Multispectral camera highlights cancer remnants for removal during surgery

20 November 2013

Researchers at the Fraunhofer Project Group for Automation in Medicine and Biotechnology (PAMB) have developed a multispectral fluorescence camera system that can make hidden tumour cells visible during surgery.

After removing the main piece of tumour tissue tiny clusters of cancer cells can be left behind as they are difficult to recognize. Tumour margins blend into healthy tissue and are difficult to differentiate. Distributed domains of cancer and pre-malignancies are also difficult to recognize. These pose great challenges even to skilful and experienced surgeons. 

Up to now, doctors have depended exclusively upon their trained eyes when excising pieces of tumours. The new camera can help visualize during surgery even the smallest, easy-to-overlook malignant pieces of tumour and thereby support the surgeons during complicated interventions.

Fluorescent dyes

Fluorescent molecules that selectively attach to tumour cells are injected into the patients blood prior to the operation. If the corresponding area is then illuminated with a specific wavelength of light, fluorescence is emitted and the malignant tissue glows green, blue, red, or any other colour, depending on the injected dye, while the healthy tissue appears the same. In this way, the surgeon can see clusters of tumours cells that cannot be recognized by the naked eye.

The new camera can display several fluorescent dyes and the reflectance image simultaneously in real time. This also allows arteries and delicate nerves that must not be injured during an operation to be coloured with a specific dye.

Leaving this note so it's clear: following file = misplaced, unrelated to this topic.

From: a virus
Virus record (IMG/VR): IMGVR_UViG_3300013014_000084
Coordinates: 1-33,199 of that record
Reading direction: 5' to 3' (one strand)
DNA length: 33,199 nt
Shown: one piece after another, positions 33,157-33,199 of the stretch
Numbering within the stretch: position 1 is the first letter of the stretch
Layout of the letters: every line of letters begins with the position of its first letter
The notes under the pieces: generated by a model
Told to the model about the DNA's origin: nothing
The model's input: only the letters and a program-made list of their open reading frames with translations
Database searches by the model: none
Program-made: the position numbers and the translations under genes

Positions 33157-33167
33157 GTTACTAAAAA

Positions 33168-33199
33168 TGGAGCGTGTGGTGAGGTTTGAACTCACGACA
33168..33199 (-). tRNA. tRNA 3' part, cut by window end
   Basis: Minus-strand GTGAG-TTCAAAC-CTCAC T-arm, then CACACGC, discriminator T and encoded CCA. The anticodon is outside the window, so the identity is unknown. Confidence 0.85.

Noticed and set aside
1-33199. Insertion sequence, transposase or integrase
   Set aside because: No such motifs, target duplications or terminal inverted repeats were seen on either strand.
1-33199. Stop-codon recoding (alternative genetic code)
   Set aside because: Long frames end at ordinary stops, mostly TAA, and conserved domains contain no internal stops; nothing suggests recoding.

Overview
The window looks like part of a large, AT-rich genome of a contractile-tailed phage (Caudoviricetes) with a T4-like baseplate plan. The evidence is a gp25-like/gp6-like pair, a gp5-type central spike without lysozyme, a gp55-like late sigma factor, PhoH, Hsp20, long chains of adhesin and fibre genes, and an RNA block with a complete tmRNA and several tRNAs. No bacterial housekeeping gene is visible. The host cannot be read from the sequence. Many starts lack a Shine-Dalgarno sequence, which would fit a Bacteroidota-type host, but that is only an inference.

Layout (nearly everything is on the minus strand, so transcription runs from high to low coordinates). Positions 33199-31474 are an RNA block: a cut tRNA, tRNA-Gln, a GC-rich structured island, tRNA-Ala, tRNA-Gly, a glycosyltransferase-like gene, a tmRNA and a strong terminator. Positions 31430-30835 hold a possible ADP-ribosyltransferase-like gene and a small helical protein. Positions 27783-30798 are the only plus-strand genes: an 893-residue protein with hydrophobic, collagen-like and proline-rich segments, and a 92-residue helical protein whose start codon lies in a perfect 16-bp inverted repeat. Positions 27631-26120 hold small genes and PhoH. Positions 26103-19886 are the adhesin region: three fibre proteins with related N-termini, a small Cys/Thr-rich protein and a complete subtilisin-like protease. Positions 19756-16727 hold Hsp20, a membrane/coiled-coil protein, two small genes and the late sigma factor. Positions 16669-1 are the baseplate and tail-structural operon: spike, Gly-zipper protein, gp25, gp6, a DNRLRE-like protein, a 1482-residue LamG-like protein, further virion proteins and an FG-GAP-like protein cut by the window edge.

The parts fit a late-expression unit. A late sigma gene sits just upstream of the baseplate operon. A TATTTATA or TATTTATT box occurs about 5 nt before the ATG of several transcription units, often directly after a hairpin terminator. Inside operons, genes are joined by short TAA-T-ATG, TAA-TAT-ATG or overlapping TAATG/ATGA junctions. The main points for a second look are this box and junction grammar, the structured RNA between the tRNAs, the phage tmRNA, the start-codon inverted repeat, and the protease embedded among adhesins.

Fluorescence imaging showing tissue dyed in two colours
Fluorescence imaging showing tissue dyed in two colours

In the future the camera will be integrated into various medical imaging systems such as surgical microscopes, endoscopes, etc.

“The visibility of the dye to the camera depends in large part on the selection of the correct set of fluorescence filters. The filter separates the incident excitation wavelengths from the fluorescing wavelengths so that the diseased tissue is also set apart from its surroundings, even at very low light intensities,” says Nikolas Dimitriadis, a scientist at PAMB.

The system requires only one camera and one set of filters for their imaging, which can present up to four dyes at the same time. The team has also developed software that processes the images iand presents it continuously on a monitor during surgery. The information from the fluorescent image is superposed on the normal colour image.

“The operator receives significantly more accurate information. Millimetre-sized tumour remnants or metastases that a surgeon would otherwise possibly overlook are recognizable in detail on the monitor. Patients operated under fluorescent light have improved chances of survival,” says Dr Nikolas Dimitriadis, head of the Biomedical Optics Group at PAMB.

The multispectral fluorescence camera system can be converted to other combinations of dyes. One preparation that is already available to make tumours visible is 5-amino levulinic acid (5-ALA), which is used for glioblastomas, one of the most frequent malignant brain tumours in adults. 5-ALA leads to an accumulation of a red dye in the tumour and can likewise be detected with the camera.

The multispectral fluorescence imaging system should have passed testing for use with humans as soon as next year. The first clinical tests with patients suffering from glioblastomas are planned for 2014.


PAMB is exhibiting the prototype of the system at the Medica Trade Fair in Düsseldorf in the joint Fraunhofer booth (Halle 10, Booth F05) between 20-23 November 2013.


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